The Doctoral Academy’s first Images of Research competition received 25 eligible submissions for consideration by our expert panel. PGRs were asked to portray their research in a single image along with a 50 word description, providing a great way to showcase public engagement abilities, increase research profiles and get creative all at the same time.

Each entrant was asked to choose a research theme category that they feel matches their submission most closely. This year’s categories were based on our four interdisciplinary research themes:

  • Understanding and improving health and wellbeing
  • Life-enhancing creativity and design
  • Innovating technological solutions to tomorrow’s problems
  • Promoting social change to enhance diversity, justice and socio-economic prosperity

The Doctoral Academy has thoroughly enjoyed exploring the fantastic research being done by their PGRs through the images and short descriptions submitted, and the judges were very impressed with the quality of the entries and the variety of topics. In this blogpost, you’ll find all the entries submitted under the third theme of ‘Innovating technological solutions to tomorrow’s problems’.


Investigating transfer and persistence properties of fibres – Virginie Galais, School of Science and Engineering

Description: We are in constant contact with garment and surfaces containing fibres. Even though they are everywhere, textiles and fibres are often undervalued as forensic evidence. My research project focuses on understanding the chemical and physical properties of fibres to determine how they affect shedding, the transfer and the persistence.


Growing silver with light – Manuel Hoffmann, School of Science and Engineering

Description: This image shows our university logo containing millions of silver nanoparticles. The small particle size enables unique physical properties. These properties allow their use in ultrasensitive molecule detection for diagnostics. The particles are grown in patterns by converting the energy of light in a thin film which colours the background.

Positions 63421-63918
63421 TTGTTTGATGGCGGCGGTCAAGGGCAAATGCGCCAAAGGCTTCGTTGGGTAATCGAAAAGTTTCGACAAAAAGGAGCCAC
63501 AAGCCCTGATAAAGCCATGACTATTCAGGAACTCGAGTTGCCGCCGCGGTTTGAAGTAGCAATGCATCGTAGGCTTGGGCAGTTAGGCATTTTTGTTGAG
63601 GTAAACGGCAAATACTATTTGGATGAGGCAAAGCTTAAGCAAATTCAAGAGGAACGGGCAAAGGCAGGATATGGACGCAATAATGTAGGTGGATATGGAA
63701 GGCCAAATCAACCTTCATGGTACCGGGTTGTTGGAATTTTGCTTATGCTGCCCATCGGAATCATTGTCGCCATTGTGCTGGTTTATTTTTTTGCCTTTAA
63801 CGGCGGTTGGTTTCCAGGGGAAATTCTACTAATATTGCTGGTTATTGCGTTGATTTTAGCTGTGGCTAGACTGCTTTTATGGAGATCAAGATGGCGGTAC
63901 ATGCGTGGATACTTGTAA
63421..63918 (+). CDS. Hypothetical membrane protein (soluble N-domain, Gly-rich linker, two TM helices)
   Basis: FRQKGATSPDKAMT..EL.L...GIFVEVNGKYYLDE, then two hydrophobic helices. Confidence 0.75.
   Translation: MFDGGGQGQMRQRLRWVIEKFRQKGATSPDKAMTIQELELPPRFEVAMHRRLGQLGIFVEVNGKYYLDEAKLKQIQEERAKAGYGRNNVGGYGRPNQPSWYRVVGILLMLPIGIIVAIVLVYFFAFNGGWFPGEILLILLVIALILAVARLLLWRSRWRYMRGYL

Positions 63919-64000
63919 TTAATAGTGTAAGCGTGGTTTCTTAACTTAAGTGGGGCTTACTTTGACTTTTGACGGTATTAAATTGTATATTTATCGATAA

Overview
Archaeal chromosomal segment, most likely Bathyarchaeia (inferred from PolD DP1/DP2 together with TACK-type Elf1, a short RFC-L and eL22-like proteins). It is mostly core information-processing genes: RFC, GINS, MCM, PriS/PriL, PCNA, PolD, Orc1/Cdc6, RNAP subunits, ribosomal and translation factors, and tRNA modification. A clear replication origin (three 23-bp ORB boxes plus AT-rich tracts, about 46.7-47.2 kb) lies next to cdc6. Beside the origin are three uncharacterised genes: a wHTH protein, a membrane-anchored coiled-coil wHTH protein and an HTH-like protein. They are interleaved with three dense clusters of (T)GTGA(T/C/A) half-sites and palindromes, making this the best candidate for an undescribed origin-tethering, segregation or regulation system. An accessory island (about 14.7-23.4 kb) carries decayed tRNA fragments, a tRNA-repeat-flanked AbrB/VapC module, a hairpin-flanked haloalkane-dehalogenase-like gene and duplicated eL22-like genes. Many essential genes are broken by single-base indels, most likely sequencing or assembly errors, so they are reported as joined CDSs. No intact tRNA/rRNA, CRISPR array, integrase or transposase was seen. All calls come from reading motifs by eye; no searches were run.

Investigating the properties of gunshot residue – Catarina Sobreira, School of Science and Engineering

Description: This research focuses on the characterisation of gunshot residues (composition and morphology) and how this affects their transfer and persistence on clothing. The aim is to see if forensic scientists can make a distinction between the person who has discharged a firearm and a bystander.


Development of a Low Cost Retroreflector for the LHC Particle Accelerator at CERN – Timothy Grant, School of Science and Engineering

Description: My research focusses on the development of precise and low cost laser tracker reflective targets for the surveyors at CERN. The spherically mounted existing targets are expensive and radiation sensitive, so cannot be permanently installed. Cheaper reflectors will be produced in larger numbers and permanently installed,allowing faster LHC surveys.


“An Archeological Fantasy” – Ari Brin, School of Humanities

DescriptionThe Scottish-American writer Robert Duncan Milne’s science fiction satirized the foibles of nineteenth century society. The attached picture is taken from a rare, illustrated story of Milne’s, uncovered just earlier this month in the San Francisco newspaper archives. How unusual to envision the far-future metropolitan centre of humanity located in the Congo!


Capturing, communicating and collaborating with VR in forensic science – Sang-hun Yu, School of Art & Design

Description: The research in collaboration with Danish and Swedish police, assesses the possibility of capturing and reconstructing complex crime scenes in 3D. By providing a rapid rendering solution, enabling remote assessment of complex scenes through virtual reality, thereby minimizing scene disturbances and allowing strategic policy decisions to be made more efficiently.


The dynamics in soil-bacterial, plant root and soil community – Yangminghao Liu, School of Science and Engineering

Description: The associations between soil bacteria and plant root are essential to crop productivity but yet to be fully understood. The figure is a time-lapse image of the early stage colonization (first 26 hours of establishment) of a lettuce root by Bacillus subtilis in transparent soil (Nafion) using custom-made light-sheet microscope

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